Review by Anja Bless
Showing as part of Sydney Festival, the latest work by Bangarra Dance Theatre (in collaboration with Sydney Theatre Company), Wudjang: Not the Past has taken the scale and the breadth of their performances to a new level. The acclaimed Aboriginal and Torres Strait Islander organisation and performing arts company brings this latest story not only through dance, but also through song, poetry, live music, and spoken storytelling.
Directed and choreographed by Bangarra Artistic Director, Stephen Page, Wudjang: Not the Past tells the story of an ancestor, Wudjang, whose bones are disturbed and who yearns to be reburied in her traditional resting place on Country. Rooted in Page’s own Yugambeh Country, the story follows Wudjang and her younger companion spirit, Gurai, as she dances, teaches, and sings lessons of the past, warnings for the present, stories of the earth, and of songlines. Co-written by Page with playwright Alana Valentine, Wudjang: Not the Past builds on Bangarra’s unique dance style and storytelling to bring in the power of spoken word, the beauty and emotion of song, and the rawness of live music. This combination builds on the emotiveness and evocative choreography of the Bangarra dancers, as their bodies contort in pain from past traumas, flow through songlines and connections, and join together in traditional dance and ceremony.
At its core, Wudjang: Not the Past is about the handing down to new generations the knowledge, customs, connection to Country, sense of belonging, and also the rawness of trauma of their ancestors. In apt timing ahead of Invasion Day, this performance does not shy away from the atrocities and genocide committed by white settlers in Australia. From the destruction of the land as it became overrun with sheep, to the assaults on Indigenous peoples, particularly women. But among these harsh realities there is a sense of strength and of determination for the passing of culture and connection to Country to coming generations.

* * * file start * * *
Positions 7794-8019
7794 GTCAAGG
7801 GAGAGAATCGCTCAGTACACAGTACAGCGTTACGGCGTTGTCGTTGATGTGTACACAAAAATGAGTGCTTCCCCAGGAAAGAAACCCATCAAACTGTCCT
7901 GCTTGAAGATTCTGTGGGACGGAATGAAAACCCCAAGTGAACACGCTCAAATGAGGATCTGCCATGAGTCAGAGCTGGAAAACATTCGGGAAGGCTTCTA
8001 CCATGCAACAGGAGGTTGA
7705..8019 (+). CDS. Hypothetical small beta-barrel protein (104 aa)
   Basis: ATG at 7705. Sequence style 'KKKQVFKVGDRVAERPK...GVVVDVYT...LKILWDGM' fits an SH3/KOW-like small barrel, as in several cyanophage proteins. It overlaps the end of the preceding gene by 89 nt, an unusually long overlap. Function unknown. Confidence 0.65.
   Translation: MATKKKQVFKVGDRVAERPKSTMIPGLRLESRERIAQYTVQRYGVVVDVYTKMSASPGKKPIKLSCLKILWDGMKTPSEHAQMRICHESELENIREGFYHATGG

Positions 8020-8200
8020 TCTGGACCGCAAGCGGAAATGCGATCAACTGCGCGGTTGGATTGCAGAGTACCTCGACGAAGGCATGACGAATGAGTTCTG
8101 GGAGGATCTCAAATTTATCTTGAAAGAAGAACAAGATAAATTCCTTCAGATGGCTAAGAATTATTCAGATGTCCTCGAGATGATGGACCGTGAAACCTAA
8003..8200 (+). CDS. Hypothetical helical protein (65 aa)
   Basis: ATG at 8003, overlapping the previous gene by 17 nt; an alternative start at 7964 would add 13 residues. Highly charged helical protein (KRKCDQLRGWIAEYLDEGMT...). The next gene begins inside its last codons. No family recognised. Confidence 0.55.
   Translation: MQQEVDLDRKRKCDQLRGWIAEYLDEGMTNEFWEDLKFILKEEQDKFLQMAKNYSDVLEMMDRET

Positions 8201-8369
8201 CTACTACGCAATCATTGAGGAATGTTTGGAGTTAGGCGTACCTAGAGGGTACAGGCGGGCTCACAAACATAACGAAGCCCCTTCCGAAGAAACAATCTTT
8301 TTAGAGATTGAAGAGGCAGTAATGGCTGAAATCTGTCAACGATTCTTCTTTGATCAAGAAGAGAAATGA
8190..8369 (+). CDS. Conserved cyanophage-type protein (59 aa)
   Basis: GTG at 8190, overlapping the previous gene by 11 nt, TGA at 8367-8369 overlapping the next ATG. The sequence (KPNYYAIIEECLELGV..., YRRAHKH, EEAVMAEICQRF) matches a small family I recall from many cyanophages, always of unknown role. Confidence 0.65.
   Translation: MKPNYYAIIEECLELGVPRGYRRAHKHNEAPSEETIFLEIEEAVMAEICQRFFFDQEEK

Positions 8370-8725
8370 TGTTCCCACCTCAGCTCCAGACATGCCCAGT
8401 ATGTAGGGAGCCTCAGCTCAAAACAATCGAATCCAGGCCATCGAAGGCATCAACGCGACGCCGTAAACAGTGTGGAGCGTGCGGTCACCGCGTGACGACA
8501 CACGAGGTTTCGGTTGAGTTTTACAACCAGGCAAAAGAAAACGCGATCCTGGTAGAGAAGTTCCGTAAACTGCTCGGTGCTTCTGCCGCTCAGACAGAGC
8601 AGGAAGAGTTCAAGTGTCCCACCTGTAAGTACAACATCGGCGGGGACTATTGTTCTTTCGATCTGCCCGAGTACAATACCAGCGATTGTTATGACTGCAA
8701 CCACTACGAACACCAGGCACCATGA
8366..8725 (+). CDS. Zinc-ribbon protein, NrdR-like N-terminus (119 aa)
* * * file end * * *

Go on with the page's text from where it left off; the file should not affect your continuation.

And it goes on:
The soundscape by composer Steve Francis and music director Alan John drive the mood of the performance, providing space for the fantastic vocal performances, and using both recorded and live music to add layers to the dance and movement. For those looking for a neatly choreographed and contained contemporary dance show, Wudjang: Not the Past is not that. But it is so much more, and the movement and dance that is included is evocative, awe inspiring, and poetic all at once.
The set design by Jacob Nash and costumes by Jennifer Irwin helped to create the vignettes that kept the story alive, creating space and dynamism for the performers whilst capturing the rapidly fluctuating mood of the piece. Particularly notable were the use of texture and colour by Irwin and lighting designer Nick Schlieper. The palette evolves from the white and grey of bones, to the red and black of fire and fury, the greens and blues of Country, the muted tones of mourning, and finally to the wattle yellow of celebration and renewal.
With this performance, Bangarra has taken it to a new level. From the standing ovation Wudjang: Not the Past received tonight, it can only be expected that the company will continue forward on this upwards trajectory.